Vesper is the US Yachts US 22 that we bought on 06 June 2016, to sail together on Lac Deschênes, part of the Ottawa River.
Our boat was built in 1981 by US Yachts, which had been started as a division of Bayliner, which in turn is a division of the Brunswick Boat Group, owned by the Brunswick Corporation. US Yachts was sold by Bayliner in about 1979 and continued as an independent company until the mid-1980s.
The US 22 was first marketed by US Yachts in 1979. It was later developed into the Pearson Yachts Triton 22 and marketed under that name from 1985.
The US 22 is a Gary Mull design, derived from his 1977 design, the Ranger 22. Mull said of the Ranger 22 design, "the basic parameter was fun. When we had a decision to make in the design office, we always asked, 'Is it going to contribute to making it more fun?' "
In describing his design goals for all his boat designs, Mull said that he was making "just a really nice boat. It has to be good looking, and it has to sail well. It has to have good balance, and it has to have an airy, bright, pleasant interior so you don't feel like you are going to jail when you go down below. It's got to have a comfortable cockpit where you can work the boat without bashing your elbows or tipping over or whatever. It's a boat that, if you want to cruise it for a while, you can do it by simply loading aboard the stores and some clothes, and just do it. If you want to race it, you can do that by off-loading some of the stores and gear and going racing. And, of course, it's not going to be a successful IOR boat, because it's not an IOR boat, but it's probably going to be a better cruising boat than 99 percent of the cruising boats on the market, which are caricatures of cruising boats."
The boat is a small fractional sloop, with a main sail, large and small genoas, and a spinnaker. It is built mostly from fibreglass, with some teak wood trim. It was designed to be sailed by two people, although it can be equipped for single-handing, with additional winches and fittings.
The US 22 was built with three types of keels: a standard fin keel, a swing keel and a shoal keel. Vesper has the shoal keel, which gives it a draft of just 32 inches, (2.67 feet, 0.814 m).
The boat has cozy accommodations below deck for up to four people to sleep. It also has a small table, kitchen and toliet. It is just about the ideal "couples" boat.
In sailing the US 22 we have found its handling is really delightful. It is light on the helm, sails upwind well, tacks and gybes easily and handles winds up to 20 knots with ease and confidence.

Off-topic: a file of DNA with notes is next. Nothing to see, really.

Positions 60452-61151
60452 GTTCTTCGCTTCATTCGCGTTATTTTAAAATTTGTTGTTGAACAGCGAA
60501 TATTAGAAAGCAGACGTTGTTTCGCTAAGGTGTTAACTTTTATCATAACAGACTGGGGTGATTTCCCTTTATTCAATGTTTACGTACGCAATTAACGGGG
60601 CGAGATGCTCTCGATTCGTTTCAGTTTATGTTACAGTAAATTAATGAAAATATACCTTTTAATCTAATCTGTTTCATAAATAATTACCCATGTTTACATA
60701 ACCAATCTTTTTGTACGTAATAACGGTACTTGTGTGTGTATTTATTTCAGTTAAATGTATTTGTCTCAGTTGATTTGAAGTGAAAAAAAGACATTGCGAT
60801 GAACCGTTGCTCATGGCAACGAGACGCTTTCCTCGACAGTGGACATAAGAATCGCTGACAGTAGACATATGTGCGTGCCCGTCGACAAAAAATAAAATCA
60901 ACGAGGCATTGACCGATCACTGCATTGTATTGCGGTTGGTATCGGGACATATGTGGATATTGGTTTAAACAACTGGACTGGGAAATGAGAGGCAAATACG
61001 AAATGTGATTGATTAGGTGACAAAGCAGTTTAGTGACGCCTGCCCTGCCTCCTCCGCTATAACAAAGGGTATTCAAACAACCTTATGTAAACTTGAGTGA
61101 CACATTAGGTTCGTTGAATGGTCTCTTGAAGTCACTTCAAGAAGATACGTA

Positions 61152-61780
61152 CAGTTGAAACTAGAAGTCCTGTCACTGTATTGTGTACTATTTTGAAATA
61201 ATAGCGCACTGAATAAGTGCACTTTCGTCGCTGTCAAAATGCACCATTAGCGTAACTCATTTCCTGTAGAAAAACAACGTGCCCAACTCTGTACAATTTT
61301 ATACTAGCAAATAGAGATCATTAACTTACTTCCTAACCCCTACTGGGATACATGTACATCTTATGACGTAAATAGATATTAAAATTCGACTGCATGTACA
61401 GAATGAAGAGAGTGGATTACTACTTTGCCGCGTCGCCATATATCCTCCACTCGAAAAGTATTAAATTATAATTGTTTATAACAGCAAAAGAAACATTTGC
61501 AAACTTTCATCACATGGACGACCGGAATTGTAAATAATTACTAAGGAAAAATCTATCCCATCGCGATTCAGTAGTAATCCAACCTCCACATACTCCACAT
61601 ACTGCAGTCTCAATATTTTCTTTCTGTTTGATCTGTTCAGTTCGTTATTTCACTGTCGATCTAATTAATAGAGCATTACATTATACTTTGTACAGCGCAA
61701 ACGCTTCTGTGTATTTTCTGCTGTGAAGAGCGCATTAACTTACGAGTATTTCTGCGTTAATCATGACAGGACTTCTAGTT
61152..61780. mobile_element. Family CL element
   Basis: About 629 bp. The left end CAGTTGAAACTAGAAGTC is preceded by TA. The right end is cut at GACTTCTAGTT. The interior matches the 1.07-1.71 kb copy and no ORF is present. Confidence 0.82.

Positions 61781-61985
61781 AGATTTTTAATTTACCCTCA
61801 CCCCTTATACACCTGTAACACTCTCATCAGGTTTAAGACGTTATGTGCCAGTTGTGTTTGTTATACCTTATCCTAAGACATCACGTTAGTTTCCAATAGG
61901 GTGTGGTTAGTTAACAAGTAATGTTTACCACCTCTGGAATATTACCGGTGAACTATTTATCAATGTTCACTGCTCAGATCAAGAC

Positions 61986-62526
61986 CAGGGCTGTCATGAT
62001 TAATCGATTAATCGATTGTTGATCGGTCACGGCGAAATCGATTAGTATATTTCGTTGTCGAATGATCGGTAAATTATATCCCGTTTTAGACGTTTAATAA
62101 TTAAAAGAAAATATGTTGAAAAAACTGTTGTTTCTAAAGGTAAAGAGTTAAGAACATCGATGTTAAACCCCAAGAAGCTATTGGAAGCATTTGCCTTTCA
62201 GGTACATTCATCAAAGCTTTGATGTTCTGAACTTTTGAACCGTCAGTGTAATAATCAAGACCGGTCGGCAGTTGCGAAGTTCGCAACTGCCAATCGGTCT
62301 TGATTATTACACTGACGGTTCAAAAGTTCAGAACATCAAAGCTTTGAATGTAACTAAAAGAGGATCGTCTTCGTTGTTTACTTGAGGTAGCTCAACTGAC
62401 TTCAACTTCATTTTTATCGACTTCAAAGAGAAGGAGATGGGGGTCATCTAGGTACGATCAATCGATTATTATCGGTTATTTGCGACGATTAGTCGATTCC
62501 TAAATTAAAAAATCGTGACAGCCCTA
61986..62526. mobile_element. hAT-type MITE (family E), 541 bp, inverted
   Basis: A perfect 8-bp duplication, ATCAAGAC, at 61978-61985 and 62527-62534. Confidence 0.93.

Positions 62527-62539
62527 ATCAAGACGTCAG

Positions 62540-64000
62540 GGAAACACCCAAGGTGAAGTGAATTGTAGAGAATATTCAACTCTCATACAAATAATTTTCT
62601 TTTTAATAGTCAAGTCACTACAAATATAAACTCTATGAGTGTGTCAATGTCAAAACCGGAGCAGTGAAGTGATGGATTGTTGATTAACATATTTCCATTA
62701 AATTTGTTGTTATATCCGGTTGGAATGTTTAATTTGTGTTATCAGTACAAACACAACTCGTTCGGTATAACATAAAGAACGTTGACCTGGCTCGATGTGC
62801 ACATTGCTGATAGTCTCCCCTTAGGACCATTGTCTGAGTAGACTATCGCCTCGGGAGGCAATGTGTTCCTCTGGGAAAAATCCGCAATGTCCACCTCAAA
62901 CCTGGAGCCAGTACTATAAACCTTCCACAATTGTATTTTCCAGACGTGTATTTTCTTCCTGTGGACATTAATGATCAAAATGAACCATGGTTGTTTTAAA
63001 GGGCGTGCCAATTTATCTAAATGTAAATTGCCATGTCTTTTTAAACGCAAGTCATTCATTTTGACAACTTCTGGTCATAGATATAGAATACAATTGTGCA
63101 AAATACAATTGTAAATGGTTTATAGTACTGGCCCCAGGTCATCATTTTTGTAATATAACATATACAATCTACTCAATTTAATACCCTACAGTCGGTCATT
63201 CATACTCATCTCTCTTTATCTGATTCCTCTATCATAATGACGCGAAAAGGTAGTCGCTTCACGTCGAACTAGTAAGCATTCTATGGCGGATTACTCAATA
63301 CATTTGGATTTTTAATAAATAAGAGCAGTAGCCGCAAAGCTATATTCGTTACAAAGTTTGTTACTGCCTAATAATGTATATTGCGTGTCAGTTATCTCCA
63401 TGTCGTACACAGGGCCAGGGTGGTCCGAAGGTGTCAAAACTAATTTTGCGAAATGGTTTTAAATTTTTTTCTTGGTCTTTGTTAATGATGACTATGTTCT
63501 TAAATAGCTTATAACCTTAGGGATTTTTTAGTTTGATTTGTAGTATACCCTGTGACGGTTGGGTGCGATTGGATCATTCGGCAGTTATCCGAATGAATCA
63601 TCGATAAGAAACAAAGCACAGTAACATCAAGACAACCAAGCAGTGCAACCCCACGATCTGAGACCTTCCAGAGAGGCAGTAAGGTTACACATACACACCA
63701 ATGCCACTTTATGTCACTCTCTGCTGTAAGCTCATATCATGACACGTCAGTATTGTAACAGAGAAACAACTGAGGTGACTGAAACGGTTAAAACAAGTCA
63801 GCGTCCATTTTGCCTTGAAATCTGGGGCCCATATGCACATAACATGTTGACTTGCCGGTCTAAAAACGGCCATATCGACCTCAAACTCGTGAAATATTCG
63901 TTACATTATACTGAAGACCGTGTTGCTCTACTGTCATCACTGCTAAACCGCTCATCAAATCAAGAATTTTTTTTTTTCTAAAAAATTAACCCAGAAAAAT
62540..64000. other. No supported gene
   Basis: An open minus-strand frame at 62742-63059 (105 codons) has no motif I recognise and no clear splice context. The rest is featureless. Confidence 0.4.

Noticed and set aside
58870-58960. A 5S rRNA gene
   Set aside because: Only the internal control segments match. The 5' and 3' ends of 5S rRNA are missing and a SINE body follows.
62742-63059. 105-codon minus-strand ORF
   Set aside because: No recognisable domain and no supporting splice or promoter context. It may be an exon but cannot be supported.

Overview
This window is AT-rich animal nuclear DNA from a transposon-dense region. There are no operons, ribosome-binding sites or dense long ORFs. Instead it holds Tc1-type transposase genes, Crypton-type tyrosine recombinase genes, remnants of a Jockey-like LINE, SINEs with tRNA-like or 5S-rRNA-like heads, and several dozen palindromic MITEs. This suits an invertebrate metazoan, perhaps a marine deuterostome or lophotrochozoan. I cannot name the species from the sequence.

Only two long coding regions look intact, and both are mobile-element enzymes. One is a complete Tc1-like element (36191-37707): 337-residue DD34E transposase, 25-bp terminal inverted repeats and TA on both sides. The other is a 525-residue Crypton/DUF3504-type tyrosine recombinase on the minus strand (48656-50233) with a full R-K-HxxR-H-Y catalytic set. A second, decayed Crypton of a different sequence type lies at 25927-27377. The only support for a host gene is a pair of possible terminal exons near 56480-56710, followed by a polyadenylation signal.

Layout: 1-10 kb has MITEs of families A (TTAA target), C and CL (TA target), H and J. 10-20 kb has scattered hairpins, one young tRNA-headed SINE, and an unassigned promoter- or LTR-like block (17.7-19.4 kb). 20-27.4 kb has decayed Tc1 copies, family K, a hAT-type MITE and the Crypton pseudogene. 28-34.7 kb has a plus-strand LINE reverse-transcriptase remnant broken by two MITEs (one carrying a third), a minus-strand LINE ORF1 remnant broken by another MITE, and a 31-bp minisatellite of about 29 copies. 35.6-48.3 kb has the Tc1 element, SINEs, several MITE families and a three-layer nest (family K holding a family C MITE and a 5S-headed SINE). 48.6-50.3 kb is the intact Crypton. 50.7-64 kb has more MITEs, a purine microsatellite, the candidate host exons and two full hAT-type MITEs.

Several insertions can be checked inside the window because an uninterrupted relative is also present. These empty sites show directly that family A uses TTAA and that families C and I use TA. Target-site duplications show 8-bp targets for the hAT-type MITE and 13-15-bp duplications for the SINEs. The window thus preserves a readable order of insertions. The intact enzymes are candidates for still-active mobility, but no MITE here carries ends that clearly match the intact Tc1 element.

The boat came with a Johnson model J65LOED two-stoke 6 hp (4.5 kW) outboard motor, but we found it less than ideal and so sold the motor in July 2016 and got a German-engineered Torqeedo Travel 1003L electric motor instead. The Torqeedo is much cleaner, lighter, quieter, more reliable, ecologically sustainable and recharges with sunlight via a solar cell. It quickly disassembles into three parts for transport and, at 14 kg (30.8 lb) total, is light enough to easily carry it home at night, so it doesn't need to stay with the boat.
The last owner of the boat said that it had never been given a name, but the Nepean Sailing Club records show that it was originally named Vesper, so we decided to keep the name.
Vesper means "evening" in classical Latin. It is associated with evening prayers (vespers), a Royal Navy First and Second World War destroyer, HMS Vesper and a drink credited to James Bond in the novel Casino Royale, as well.
- Length overall: 22.00 feet (6.71 m)
- Waterline length: 19.92 feet (6.07 m)
- Beam: 7.92 feet (2.41 m)
- Draft: 2.67 feet (0.814 m)
- Displacement: 2,450 lb (1,111 kg)
- Ballast: 950 lb (431 kg)
- Engine: Torqeedo Travel 1003L electric motor
- Hull speed: 5.98 knots (11 km/h)
- Genoa height (I): 24.80 ft (7.56 m)
- Genoa foot (J): 8.70 ft (2.65 m)
- Genoa area: 107.88 sq ft (10.022 m2)
- Mainsail height (P): 25.00 ft (7.62 m)
- Mainsail foot (E): 7.50 ft (2.29 m)
- Main sail area: 93.75 sq ft (8.710 m2)
- Total sail area: 202 sq ft (18.8 m2)
- Sail to displacement ratio: 17.79
Click to enlarge photos, hover for caption
This is a list we have compiled of GPS buoy locations on Lac Deschênes. These were done by sail-bys and may be offset from the actual buoy location by +/-50 feet (15 m).
|Aylmer Island||light buoy||45° 23.830' N||075° 53.327' W|
|K1||green lateral buoy||45° 21.798' N||075° 49.121' W|
|K3||green lateral buoy||45° 21.899' N||075° 49.876' W|
|K4||red lateral buoy at Blueberry Shoal||45° 22.463' N||075° 50.173' W|
|KN5||green harbour entrance buoy||45° 21.525' N||075° 49.491' W|
|KN6||red harbour entrance buoy||45° 21.518' N||075° 49.261' W|
|KNB||bifurcation buoy||45° 21.809' N||075° 49.489' W|
|A||yellow race mark||45° 22.844' N||075° 50.966' W|
|B||yellow race mark||45° 22.704' N||075° 50.403' W|
|C||yellow race mark||45° 22.353' N||075° 50.228' W|
|D||yellow race mark||buoy is missing|
|E||yellow race mark||45° 21.843' N||075° 50.987' W|
|F||yellow race mark||buoy is missing|
|G||yellow race mark||45° 22.290' N||075° 51.657' W|
|H||yellow race mark||45° 22.731' N||075° 51.500' W|
|S||yellow race mark||45° 22.136' N||075° 48.592' W|